as a base line point. In this case, the same baseline correction detects
multiple peaks within the displayed area from above. The baseline follows
the red line in this case:

This parameter controls the peak detection concerning the minimum peak
height. It is a threshold value relative from the imaginary base line
along the graph slope, that must be overridden to identify a peak. The
minimum relative peak height is given in fractions of y-axis units.

This parameter controls the peak detection concerning the minimum peak
width. A minimum expected peak width is adjusted here. This value might
alter depending on the data type. The minimum estimated peak width is
given in fractions of x-axis units.

This baseline correction algorithm facilitates the Standard
Normal Variate correction. Besides the noise and background correction
the overall graph slope can be detrended. A polynomial fit function is
applied for detrending.

Detrend

Detrending can be included into the baseline correction or not. The
following parameter settings are available:

None
No detrending is performed.

Polynomial Fit
A polynomial fit function is applied for detrending.

The baseline will be corrected by a line defined by two points. These
endpoints can be automatically calculated from a predefined region in
the spectrum. This is useful for sets of spectra which exhibit slight
shifts. Several methods calculating the start and end point are available.
The selection for the two point baseline correction looks like this:

The endpoint preselection is done by moving the red selection rectangles
to the desired position. The width of the selection rectangle can be adjusted
by the grey tracker boxes and defines the region of points from which
the actual endpoint will be calculated by one of the following methods.
The actual calculated endpoints are shown as red vertical lines with red
boxes inside the selection rectangles.

Single

Two distinct points are directly selected as endpoints. The point are
show as red vertical lines without selection areas in the spectrum. This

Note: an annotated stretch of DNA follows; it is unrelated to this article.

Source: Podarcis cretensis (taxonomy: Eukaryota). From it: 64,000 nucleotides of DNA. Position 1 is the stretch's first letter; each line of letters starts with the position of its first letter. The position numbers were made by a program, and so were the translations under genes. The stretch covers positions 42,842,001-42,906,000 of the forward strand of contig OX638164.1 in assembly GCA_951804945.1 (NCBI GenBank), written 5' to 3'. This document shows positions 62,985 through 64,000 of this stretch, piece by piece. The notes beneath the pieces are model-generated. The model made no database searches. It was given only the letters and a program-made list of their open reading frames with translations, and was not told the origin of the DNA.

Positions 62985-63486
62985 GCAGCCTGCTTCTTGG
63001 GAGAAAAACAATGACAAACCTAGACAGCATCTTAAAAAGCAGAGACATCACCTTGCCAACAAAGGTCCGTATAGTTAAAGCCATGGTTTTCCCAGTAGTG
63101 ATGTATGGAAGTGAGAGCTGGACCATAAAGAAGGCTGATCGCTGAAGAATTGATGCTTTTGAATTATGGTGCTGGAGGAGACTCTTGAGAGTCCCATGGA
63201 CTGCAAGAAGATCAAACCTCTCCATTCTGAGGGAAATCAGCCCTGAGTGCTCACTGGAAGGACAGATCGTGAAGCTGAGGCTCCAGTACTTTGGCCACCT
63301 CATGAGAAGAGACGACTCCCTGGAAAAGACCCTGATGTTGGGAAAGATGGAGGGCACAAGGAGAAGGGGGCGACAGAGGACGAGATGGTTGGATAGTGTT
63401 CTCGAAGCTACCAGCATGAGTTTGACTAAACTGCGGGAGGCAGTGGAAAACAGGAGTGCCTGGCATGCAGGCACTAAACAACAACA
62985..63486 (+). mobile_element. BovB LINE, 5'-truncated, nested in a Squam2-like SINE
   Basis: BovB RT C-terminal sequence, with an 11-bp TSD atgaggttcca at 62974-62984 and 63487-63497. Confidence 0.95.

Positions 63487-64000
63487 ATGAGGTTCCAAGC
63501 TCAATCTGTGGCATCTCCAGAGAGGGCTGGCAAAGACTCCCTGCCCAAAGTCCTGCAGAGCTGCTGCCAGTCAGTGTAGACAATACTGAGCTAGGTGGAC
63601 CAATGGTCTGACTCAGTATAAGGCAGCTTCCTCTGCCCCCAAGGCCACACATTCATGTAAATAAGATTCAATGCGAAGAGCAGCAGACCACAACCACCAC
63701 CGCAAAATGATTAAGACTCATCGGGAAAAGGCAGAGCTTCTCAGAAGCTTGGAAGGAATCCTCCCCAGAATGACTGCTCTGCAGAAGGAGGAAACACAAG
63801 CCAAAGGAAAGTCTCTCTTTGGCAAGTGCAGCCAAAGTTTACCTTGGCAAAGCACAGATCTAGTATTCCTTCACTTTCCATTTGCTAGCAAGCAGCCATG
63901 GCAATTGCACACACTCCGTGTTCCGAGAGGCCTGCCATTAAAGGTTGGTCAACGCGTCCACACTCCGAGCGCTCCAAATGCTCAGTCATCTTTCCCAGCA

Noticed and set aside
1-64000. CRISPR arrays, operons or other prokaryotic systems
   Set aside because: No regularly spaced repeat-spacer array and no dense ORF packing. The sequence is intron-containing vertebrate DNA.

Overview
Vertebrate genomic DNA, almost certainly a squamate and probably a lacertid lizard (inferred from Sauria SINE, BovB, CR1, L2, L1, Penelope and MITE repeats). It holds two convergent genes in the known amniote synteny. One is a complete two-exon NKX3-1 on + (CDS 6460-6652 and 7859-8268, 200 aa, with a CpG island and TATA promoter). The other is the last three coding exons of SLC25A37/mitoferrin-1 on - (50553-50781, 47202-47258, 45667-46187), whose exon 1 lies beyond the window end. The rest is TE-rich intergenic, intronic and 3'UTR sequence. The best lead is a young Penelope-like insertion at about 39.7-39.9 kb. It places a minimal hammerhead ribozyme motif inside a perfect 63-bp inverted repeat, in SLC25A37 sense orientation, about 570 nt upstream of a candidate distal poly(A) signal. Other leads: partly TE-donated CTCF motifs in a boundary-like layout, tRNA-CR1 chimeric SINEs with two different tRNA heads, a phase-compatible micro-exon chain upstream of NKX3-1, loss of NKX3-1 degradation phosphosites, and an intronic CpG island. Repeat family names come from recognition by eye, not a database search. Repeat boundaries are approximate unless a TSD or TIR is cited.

is similar to the simple line algorithm.

Average

The endpoints are calculated as the average
of the group of points that are defined by the selection rectangle.

Minimum

The endpoints are calculated as the minimum
of the group of points that are defined by the selection rectangle.

Maximum

The endpoints are calculated as the maximum
of the group of points that are defined by the selection rectangle.

None

No endpoint selection algorithm is used.

Alternatively the numerical values can be entered directly using the
parameter sets Startx, EndX or Start Minimum, Start Maximum, End Minimum
and End Maximum:

The two-point algorithm is also part of the baseline correction used
in the command thickness correction. Please refer to the chapter thickness
correction for a detailed description of the selection methods.

The spline algorithm works similar to the Polyline algorithm except
for the handling of the baseline knots. When using the spline algorithm,
each baseline knot will have additional spline controls to help adjusting
the line shape. By moving the spline controls the user is able to accurately
adapt the baseline shape to the spectrum. The following picture shows
an example of an intermediate baseline knot with two spline controls:

The AirPLS algorithm is a baseline correction algorithm which works completely on its own and that does not require any user intervention or prior information, such as peak detection etc.
Parameters provided by user are only the maximum amount of iteration and a Lambda.

Iterations
The maximum amount of iterations the algorithm should do.

Lambda
A detail parameter for the algorithm.

Which Lambda fits my needs?

The lower Lambda is set, the more detailed the algorithm will work but will also need more time. Little shifts in baseline will be more likely corrected with a low Lambda. In most cases the default Parameter (Lambda = 10) is sufficient for baseline correction.